I am a nature nerd and one of the things that I long to see more than anything when I am out exploring the woods are woodland turtles.
Woodland turtles have become scarce over the last few decades due to habitat loss, collisions with automobiles, and the pet trade. The two main woodland turtles found in the northeast are the eastern box turtle and the wood turtle, both of which are listed as species of concern on the MA endangered species list.
On a recent trip to Myrtle Beach, I spent one morning walking in the woods by a freshwater lake that sits upland from the dunes. I stopped abruptly when I spotted the beautiful yellow and brown patterned carapace of an eastern box turtle. It was sitting by a path next to a gleaming fish about 5-6″ in length. The turtle had evidently become the beneficiary of an osprey’s hunt, dropped on the ground from above.
Box turtles are not particularly disturbed by the presence of humans (which is why they are popular in the pet trade), but I kept a respectful distance and sat down on a log to watch. With a seemingly great amount of patience, the turtle began to rip off bits of fish with it’s beak-like cusp. (Turtles do not have teeth.) When the fish had been about 1/3 ingested, the turtle grasped it in its mouth and began to propel itself incrementally by digging earnestly through the leaf litter. In this manner, it dragged the fish under its belly and into the brush a few feet away to ensure that any interlopers such as myself would not try to steal it.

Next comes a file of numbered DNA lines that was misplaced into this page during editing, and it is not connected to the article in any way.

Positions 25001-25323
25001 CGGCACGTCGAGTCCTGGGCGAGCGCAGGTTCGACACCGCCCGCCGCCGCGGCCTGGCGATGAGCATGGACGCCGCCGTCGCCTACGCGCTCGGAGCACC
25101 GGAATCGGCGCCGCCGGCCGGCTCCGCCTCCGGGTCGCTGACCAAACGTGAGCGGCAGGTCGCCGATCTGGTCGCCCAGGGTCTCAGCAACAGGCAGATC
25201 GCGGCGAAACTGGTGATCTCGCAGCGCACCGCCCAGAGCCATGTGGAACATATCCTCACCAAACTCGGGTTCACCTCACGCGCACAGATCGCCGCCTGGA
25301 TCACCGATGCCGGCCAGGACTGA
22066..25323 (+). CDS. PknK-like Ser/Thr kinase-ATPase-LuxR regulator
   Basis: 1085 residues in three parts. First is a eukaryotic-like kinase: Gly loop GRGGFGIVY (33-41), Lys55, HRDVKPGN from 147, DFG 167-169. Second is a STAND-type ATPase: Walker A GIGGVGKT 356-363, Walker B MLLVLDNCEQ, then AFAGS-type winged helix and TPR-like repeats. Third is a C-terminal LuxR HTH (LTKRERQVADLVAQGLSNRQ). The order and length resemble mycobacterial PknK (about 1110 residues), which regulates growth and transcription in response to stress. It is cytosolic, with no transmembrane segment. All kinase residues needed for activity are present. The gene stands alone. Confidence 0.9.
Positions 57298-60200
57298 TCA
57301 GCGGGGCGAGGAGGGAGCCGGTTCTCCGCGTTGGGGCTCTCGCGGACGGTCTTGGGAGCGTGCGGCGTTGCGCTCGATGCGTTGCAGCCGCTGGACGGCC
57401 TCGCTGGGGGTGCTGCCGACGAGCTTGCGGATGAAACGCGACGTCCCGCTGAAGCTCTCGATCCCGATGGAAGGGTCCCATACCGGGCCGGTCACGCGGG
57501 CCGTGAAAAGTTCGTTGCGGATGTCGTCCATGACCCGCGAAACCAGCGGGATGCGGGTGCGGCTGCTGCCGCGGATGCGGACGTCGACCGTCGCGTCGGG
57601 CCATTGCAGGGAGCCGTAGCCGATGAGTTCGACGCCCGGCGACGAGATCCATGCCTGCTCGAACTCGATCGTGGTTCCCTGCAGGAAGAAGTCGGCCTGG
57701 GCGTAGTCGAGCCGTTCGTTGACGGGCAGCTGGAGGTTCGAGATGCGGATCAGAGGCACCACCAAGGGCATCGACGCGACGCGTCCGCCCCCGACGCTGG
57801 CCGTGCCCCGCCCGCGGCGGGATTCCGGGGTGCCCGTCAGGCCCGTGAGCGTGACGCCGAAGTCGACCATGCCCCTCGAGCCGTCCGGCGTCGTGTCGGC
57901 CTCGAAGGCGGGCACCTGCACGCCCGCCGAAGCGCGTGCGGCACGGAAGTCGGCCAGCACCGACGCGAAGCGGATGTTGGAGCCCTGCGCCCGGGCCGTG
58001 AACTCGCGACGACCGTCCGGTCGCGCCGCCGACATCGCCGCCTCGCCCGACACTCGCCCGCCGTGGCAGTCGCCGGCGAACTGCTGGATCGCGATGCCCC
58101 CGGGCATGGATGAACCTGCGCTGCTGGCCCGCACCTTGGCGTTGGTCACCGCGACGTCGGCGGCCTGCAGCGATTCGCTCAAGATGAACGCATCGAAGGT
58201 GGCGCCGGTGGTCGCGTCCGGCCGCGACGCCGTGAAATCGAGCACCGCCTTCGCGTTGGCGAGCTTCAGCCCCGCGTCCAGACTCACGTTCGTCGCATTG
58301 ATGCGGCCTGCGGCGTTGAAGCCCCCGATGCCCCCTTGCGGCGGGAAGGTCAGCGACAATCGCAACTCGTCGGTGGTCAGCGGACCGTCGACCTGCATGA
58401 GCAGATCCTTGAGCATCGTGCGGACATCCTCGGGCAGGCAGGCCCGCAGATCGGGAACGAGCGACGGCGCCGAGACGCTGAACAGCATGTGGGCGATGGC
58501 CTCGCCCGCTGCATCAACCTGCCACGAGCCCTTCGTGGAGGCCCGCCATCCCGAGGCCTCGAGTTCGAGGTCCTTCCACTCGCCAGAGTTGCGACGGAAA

A couple of days after I saw the box turtle, I was with a group of people, one of whom was a man who had just encountered a lady “relocating” a completely different box turtle that she found near a road. Everyone in the group cheerfully agreed that the box turtle would love his new home in the woods. Except me. My heart sank and I felt sick to my stomach. Being a wildlife rehabilitator, I know that turtles do not fare well when relocated.
Box turtles live their whole lives in the area of about 1 square mile. If they are relocated elsewhere, more often than not, they try to find their way back home (making them vulnerable to more road crossings). If they can’t find their way home, they wander listlessly, stop eating, and die. Instead of relocating a turtle, it should simply be helped across the road in the direction it is heading.
Sometimes I find myself at a loss of what to say or do in situations like this. I am crushed by the knowledge of the suffering that an already imperiled animal will face. Furthermore, nobody wants to be a Debbie Downer, especially among people who genuinely care and want to help wildlife. I completely understand that this woman was doing what she thought was best to help this turtle avoid getting hit by a car. It was clearly too late for me to intervene. And I certainly don’t want to berate the kind-hearted people who want to help. The best I could do was share this turtle-knowledge in the kindest, warmest way possible for future reference.
It’s a tough world out there for our wild friends. It seems to be shrinking by the minute as habitats get swallowed up and destroyed for homes, shopping centers, farmland, livestock grazing, and roads. Well-intentioned people think that moving animals from place to place is a viable and humane solution, but alas, it is not.
I often listen to the roar of humanity ripping through the natural soundscape. Blasts from machinery make the bird calls and squirrel chatter seem so fragile and small. It seems to me that humans have become akin to an infestation of termites and that before too long, all that will be left is a pile of dust.
But, we too, are a part of this natural world. And until I turn to dust along with everything else, I will do my best to love and respect my wild brethren.